Hence, it almost goes without saying that wood from the roots is the most expensive as compared to wood from the other parts of the walnut tree.
Kashmir houseboats have been growing in popularity. Then again, the trademark of the region – Kashmir walnut wood carvings are celebrated through the rich decorations of the contemporary houseboats – Image Source
Understanding the Importance of Seasoning Walnut Trees Used in the Craft of Kashmir Carving
Harvesting walnuts are one of the crucial sectors of the local economy in Kashmir – Image Source
Not only are walnut trees expected to reach the age of at least 300 years before being suitable for carving. What’s more, the process of storing, seasoning, and prepping the wood for carving is also very strict.
For a start, all the planks need to be carefully piled. Prior to piling, though, the planks are first precisely numbered (or in other words, dated).
One extremely important aspect of storing walnut wood is the carrying out of the entire process of dating and piling only outside and always in shade.
On the one hand, the free flow of fresh air is mandatory to ensure the quality seasoning of the wood. On the other hand, the lack of contact with the sun relates to crucial tannins, and it also prevents the too abrupt evaporation of moisture.
Finally, seasoning proceeds for anything between one and four years before the process is fully and successfully accomplished.
Traditional Motifs and Tools Typical for Kashmir Walnut Wood Carving
In India, the term for master carver is “naqqash.”
Before getting down to the process of carving, the master wood carver first needs to etch the very basic patterns straight onto the well-seasoned piece of wood.
Next, the naqqash uses his chisels and a mallet in order to remove away the unwanted parts so that the design emerges underneath.
Typically, carving of tiny items such as jewelry boxes, for example, requires the highest set of craftsmanship and skills since small details inevitably prove to be much more time-consuming.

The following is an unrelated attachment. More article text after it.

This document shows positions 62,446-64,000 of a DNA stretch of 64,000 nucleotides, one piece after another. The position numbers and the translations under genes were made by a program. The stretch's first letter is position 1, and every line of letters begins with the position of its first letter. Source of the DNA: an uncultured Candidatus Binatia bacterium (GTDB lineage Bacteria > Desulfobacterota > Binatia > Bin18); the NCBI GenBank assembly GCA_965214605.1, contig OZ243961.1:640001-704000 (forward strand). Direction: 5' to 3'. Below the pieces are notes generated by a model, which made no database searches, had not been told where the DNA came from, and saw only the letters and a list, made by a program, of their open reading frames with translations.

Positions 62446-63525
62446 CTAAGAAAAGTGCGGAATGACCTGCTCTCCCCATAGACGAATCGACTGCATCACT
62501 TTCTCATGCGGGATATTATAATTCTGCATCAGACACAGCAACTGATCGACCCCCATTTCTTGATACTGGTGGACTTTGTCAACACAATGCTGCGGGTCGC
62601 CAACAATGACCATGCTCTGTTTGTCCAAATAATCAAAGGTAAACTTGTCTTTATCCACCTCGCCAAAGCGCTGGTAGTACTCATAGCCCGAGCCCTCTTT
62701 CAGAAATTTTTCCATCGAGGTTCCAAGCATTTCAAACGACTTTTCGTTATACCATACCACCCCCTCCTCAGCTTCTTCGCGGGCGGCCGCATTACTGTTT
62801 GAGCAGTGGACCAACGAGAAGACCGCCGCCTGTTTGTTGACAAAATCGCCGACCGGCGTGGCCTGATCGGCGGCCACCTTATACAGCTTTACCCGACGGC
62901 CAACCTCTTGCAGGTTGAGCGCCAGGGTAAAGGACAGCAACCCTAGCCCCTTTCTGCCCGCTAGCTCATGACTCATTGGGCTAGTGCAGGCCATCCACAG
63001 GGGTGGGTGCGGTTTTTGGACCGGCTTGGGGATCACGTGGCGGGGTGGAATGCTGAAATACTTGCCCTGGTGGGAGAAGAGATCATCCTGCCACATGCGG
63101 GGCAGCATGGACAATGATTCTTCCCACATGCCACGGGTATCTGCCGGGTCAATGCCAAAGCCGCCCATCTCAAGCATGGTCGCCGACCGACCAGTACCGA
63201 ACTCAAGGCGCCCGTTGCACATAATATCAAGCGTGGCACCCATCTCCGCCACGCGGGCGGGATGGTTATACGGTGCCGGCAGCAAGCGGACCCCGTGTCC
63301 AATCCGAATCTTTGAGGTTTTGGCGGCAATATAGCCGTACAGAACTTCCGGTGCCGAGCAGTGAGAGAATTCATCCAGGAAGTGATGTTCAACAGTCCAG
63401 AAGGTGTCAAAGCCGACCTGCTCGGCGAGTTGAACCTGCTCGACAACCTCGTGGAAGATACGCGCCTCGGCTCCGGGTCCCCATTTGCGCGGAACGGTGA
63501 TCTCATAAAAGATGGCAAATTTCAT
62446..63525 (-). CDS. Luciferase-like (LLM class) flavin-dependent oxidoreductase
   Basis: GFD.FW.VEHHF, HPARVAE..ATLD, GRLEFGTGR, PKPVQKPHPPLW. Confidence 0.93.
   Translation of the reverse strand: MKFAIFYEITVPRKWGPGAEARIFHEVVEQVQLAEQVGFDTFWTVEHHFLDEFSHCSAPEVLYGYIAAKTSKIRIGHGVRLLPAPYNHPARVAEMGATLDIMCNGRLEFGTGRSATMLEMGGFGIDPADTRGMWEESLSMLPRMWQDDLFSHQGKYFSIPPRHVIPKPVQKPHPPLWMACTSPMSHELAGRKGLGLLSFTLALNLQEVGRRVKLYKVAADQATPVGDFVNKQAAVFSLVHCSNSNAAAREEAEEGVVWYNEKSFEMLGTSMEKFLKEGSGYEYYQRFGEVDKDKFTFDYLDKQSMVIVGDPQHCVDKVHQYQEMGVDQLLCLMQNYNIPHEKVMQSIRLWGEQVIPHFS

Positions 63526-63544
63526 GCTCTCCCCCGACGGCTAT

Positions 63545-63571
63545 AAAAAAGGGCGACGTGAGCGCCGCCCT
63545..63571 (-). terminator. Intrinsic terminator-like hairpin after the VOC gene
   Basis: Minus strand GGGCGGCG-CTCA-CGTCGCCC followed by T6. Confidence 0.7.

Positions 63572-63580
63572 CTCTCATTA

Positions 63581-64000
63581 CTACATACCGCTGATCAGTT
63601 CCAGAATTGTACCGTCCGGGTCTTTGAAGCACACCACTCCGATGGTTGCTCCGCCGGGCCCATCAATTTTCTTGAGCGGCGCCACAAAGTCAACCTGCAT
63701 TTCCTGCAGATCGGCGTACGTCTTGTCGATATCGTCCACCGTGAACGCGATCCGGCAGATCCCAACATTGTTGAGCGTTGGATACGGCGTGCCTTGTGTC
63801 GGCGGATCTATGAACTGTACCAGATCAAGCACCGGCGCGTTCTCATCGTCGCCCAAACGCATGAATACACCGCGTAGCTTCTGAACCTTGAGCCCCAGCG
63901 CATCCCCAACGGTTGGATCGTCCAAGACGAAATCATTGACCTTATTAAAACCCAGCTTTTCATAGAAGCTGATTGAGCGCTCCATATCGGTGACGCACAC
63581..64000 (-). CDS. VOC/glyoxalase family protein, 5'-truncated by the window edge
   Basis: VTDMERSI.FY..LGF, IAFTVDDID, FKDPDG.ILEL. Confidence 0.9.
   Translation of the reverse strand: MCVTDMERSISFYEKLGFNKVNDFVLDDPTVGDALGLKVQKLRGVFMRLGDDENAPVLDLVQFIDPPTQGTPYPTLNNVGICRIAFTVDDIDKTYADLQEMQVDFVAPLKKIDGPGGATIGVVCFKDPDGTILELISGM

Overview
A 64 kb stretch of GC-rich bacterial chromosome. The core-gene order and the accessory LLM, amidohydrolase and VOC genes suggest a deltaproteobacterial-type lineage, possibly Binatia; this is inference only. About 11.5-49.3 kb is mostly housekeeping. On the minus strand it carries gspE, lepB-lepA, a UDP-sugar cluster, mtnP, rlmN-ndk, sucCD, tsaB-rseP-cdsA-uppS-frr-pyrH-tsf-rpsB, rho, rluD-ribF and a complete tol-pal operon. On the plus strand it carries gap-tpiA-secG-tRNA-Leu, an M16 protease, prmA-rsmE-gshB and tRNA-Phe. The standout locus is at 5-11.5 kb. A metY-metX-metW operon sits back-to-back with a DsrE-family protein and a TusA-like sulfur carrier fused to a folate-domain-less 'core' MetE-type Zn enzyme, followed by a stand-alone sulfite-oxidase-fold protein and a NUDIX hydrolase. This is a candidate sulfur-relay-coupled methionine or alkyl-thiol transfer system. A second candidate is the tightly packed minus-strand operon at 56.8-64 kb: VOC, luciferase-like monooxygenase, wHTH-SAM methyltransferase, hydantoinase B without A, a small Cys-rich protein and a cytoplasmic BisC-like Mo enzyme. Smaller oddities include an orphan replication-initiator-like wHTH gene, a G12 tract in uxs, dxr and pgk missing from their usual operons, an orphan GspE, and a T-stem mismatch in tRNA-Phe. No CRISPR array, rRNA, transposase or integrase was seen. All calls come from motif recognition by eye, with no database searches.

However, decorating furniture is also an elaborate process, especially with the extreme eye for the detail needed to adorn an entire piece while also holistically representing a particular design in all its harmonious glory.
Video by Pearl FLBM – kasmiri walnut carvings final movie
When it comes to the motifs that gracefully illuminate the Kashmir wood carving designs, the influence of different cultures and religions can be easily spotted.
Ultimately, some of the reoccurring motifs include lotus flowers, iris flowers, as well as roses. Flowers belong to the so-called Gul Tarah (Flower Motif) group that includes the depiction of various flowers that can either be represented separately or as a bouquet.
On the other hand, chinar leaves and grape vines, including bunches of grapes are also widely spread motifs in the art of Kashmir walnut wood carving. Dach Tarah (Grapes Motif) is considered the most popular in Kashmir wood carving along with Bohni Tarah (Chinar Motif).
Meanwhile, pears that grow in abundance in the country are among some of the most popular motifs, too.
Other widely used motifs include Aghdar Dhar (Snake Motif), Jungle Tarah (referring to depicting various scenes from the surrounding landscapes), Janavar ti Jandhar Tarah (Animal and Animate Motif), and Badam Tarah (Almond Motif) that is inspired by the blossoming almonds in the region.
Depending on the intricacy of the patterns, masters of Kashmir walnut wood carving may spend an average of 2 days and up to 6 months to complete a single piece.
Once finished, the pieces are then carefully polished and a thin layer of wax or lacquer is applied. Interestingly, walnut wood comes with an inherent, distinct and smooth sheen that “peeks” through the applied finish, giving off a unique and magical charm.
The Incredible Culture of Walnut Wood Carving: The Takeaway
India is still often labeled as a country of contrasts.The gray colors of the dusty streets oppose the bright nuances of the traditional dresses of Indian women. The spicy, multicolored food, spices, and drinks appear opaque to the nearby buildings that may resemble abandoned ruins.
“Let the beauty of what you love be what you do”Rumi
It is somewhere in the contrasts where the ancient craft of Kashmir walnut wood carving was born. Gradually, the ancient craft managed to travel through the centuries, carrying the wisdom and delicate beauty born by the hands of the gifted local artisans.